You are a banking customer in Spain, but you’re a non-resident.
In such case, if the credit institution requires our presence in order to solve an issue or to carry out any management procedure, would we need to go in person?
As an example, imagine the credit institution needs to update your data to comply with regulations on money laundering, and therefore requires your presence.
Such regulations effectively establish that credit institutions must request from their customers documentary evidence of their identity and activity, but does not specify how these documents should be gathered. Therefore, in those cases where it’s impossible for the customer to hand in those documents in person, the credit institution must offer an alternative way to deliver them, and not doing so would be considered against best banking practices.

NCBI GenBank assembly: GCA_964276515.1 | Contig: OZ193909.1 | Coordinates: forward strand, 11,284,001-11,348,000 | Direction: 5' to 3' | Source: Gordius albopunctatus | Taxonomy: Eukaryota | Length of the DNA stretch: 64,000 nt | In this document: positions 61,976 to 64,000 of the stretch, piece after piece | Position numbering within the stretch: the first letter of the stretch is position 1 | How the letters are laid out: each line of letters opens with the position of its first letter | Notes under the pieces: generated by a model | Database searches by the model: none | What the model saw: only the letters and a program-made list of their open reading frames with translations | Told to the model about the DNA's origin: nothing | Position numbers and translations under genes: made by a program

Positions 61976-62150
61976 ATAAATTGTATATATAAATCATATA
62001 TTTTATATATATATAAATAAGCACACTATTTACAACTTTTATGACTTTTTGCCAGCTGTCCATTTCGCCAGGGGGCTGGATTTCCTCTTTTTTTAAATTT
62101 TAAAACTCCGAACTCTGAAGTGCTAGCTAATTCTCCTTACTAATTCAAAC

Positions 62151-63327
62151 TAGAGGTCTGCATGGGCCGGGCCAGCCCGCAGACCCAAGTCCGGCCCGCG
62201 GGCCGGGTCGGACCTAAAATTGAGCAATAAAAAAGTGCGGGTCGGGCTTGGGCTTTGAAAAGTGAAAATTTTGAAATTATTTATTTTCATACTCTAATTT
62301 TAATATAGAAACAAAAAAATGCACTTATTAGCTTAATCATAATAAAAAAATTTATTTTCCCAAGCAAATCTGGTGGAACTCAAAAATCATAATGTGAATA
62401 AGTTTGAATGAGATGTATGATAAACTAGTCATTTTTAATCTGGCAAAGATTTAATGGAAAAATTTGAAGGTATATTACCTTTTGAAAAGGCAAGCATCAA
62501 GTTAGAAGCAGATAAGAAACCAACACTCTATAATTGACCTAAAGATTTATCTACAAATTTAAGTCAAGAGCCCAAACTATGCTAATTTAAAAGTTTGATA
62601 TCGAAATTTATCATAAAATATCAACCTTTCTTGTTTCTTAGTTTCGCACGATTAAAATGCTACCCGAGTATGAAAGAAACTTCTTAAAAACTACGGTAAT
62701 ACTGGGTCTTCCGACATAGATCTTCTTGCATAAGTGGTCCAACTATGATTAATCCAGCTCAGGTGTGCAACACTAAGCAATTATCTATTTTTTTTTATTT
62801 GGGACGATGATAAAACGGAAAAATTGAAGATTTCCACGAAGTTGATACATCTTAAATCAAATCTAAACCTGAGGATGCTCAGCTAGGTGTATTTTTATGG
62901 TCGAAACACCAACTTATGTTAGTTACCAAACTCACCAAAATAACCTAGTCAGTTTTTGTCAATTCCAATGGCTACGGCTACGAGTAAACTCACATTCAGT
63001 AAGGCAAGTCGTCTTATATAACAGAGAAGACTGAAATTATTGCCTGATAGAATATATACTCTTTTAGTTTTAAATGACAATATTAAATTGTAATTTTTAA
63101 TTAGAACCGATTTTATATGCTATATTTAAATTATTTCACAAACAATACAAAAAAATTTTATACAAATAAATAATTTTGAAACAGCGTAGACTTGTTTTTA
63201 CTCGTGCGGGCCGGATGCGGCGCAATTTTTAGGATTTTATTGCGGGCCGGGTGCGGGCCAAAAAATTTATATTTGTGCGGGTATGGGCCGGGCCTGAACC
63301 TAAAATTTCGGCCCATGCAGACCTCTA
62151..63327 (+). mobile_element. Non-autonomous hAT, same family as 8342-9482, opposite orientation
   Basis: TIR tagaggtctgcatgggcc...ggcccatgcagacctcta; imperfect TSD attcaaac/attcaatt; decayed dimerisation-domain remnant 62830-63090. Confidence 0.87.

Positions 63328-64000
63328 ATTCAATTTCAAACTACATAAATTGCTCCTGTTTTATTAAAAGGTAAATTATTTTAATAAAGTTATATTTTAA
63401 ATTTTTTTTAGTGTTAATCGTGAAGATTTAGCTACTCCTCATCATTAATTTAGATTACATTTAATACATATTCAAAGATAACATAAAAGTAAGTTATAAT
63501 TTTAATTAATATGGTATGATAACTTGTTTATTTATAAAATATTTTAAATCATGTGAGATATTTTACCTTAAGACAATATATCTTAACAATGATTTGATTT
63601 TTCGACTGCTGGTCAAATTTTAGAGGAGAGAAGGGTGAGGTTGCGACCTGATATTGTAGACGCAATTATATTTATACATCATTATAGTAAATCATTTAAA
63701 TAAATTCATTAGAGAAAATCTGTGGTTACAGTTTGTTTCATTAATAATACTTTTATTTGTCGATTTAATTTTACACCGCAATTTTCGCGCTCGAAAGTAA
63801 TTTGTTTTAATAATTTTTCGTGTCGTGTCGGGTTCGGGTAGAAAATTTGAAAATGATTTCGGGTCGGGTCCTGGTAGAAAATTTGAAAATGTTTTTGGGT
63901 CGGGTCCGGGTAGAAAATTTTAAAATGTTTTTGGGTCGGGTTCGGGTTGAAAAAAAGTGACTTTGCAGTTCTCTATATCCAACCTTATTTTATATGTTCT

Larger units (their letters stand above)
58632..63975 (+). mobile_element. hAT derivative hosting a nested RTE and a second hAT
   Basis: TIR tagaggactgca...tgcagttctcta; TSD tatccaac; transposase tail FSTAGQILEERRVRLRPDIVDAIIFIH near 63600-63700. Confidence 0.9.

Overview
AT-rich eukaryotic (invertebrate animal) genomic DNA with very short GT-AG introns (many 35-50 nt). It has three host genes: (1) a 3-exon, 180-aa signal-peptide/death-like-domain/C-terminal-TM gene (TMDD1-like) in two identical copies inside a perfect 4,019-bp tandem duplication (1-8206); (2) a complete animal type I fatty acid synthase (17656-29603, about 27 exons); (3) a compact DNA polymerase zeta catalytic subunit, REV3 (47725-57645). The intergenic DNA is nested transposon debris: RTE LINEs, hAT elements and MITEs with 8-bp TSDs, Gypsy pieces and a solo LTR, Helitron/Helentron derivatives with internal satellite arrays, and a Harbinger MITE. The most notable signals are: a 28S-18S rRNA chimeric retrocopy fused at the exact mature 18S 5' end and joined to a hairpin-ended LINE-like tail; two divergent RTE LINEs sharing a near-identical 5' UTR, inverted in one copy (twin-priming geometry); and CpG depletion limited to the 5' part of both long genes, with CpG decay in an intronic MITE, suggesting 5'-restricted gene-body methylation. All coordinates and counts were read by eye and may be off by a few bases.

Another example: you want to cancel an account you no longer use, which remained open because you thought cancelling it wasn’t necessary, and now it’s overdrawn.
To cancel your account when you live abroad, unless established otherwise on the contract, the credit institution must provide an alternative way of doing it such as, a written request with the original signature of all the account holders sent to the branch where the account was opened either by registered post with acknowledgement of receipt or by registered fax service.
In any case, if the credit institution persists in refusing to provide an alternative, you may file a claim.